Sometimes it’s tough to start at the beginning when the second part is more exciting. But I’ll try to be conventional and stick to the time line. So … as I type late at night, Erik is busy learning the Icelandic language by translating the ingredients on the beer can one word at a time … as the label is printed in both English and Icelandic. He is anticipating some riveting conversations now with the locals.
We arrived in Reykjavik on a cloudy day early in the morning. Having not slept as we had desired to do on the plane, the first order of business … somewhat against our mental will, being at the mercy of our physical will … was to take a little nap. Our hotel has themed rooms, and we are in the “Volcano” room. This means … drum roll … we have two photographs of volcanoes in our tiny room. Pretty exciting. We haven’t stayed in a hotel room of this ummm … quaint … size since the Communist cell-dubbed-“room” in Slovakia (wherein I suffered the worst stomach sickness ever in my life for those who are familiar with that story). So our little chamber is a bit cramped, but no worries. The hotel itself is quite nice by my standards and has a beautiful spa in the basement with geothermal baths of 2 different temperatures available for guest use. Naturally, I have already checked it out and it meets my rigorous standard of ahhhhh-ness.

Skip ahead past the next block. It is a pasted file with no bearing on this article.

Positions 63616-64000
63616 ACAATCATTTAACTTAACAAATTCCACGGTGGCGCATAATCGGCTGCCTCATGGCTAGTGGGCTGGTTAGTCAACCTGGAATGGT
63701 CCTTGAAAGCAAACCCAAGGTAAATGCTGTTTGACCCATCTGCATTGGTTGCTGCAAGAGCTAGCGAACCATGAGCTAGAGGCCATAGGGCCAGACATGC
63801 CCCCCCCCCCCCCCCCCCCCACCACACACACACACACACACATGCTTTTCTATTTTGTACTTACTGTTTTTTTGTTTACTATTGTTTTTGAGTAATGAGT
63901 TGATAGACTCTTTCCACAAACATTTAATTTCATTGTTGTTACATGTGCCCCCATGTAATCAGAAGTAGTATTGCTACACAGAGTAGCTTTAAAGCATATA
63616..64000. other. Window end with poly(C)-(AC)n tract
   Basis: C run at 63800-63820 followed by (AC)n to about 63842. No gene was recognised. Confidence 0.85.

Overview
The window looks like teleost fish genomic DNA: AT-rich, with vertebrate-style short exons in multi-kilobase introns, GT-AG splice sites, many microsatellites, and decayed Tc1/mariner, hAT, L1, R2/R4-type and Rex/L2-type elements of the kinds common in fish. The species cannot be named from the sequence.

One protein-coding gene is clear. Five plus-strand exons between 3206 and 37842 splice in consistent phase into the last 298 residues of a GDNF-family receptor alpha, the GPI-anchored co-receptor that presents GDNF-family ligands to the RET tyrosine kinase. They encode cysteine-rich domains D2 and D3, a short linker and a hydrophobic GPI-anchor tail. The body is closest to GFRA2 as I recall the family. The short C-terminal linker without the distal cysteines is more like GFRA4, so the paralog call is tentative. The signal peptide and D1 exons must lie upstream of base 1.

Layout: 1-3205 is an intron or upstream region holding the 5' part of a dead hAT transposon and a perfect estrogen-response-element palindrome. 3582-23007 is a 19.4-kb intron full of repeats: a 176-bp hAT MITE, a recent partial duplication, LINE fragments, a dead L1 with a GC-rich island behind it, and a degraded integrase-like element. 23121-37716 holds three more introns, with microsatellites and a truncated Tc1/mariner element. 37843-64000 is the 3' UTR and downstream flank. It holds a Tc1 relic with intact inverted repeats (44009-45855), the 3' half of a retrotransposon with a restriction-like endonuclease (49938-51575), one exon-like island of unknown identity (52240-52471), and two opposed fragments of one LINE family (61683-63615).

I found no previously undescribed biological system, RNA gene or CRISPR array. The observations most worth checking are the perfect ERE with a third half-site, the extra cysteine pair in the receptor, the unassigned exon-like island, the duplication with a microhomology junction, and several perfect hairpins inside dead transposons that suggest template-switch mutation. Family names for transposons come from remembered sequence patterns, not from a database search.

Anyway, after the nap, we made our way into the old city center via bus and foot. The old center is very Medieval in character, and everything seems just a wee bit too small. I kept thinking I was in a theme park. Funny though, as we are accustomed to the sound of studded tires, having them on our own vehicles in winter, we picked up quickly that many of the cars here have studded tires … it’s a very recognizable sound when the wheels roll slowly by you.
We ran across this funky little skate park on a side street with fun street art and nice little ramps, etc. We ran into the skate-boarders down the road in a public square where you’re not supposed to skateboard, hopping up on planters and such.
A little more street art ... who is imitating who?
We stepped into a little museum to see the archaeological remains of a long house from the 900s. Conventional knowledge is that Iceland was first inhabited in the late 800s. We stepped inside the imposing cathedral at the far end of the old town, but decided to wait for a clearer day to take the elevator to the top of the tower for a bird’s eye view of the city. Hopefully that day does come to us.
Check out these organ pipes! 5,275 of them.
Naturally, this wouldn't be the SKJ travel blog without the obligatory sprinkling of photos depicting the various kitties I meet around the world. This adorable one was stalking a bird in the yard of a Reykjavikian.
I always think it's interesting at the end of a trip to go back and see what was the very first photo I took. Well, for your amusement, I publish it here now rather than at the end. My first photo in Iceland, walking toward the old city center in Reykjavik.
And I leave you on our first day in a large book store in the old city center. Wherein I learned about a number of things, the most interesting being piratology. Don't know if there were actually a lot of pirates around Iceland, but somehow pirates seem appropriate to any island. It's after 1 a.m. now, going to plop into my pillows. But coming up next, our little excursion onto a glacier in the land of volcanoes.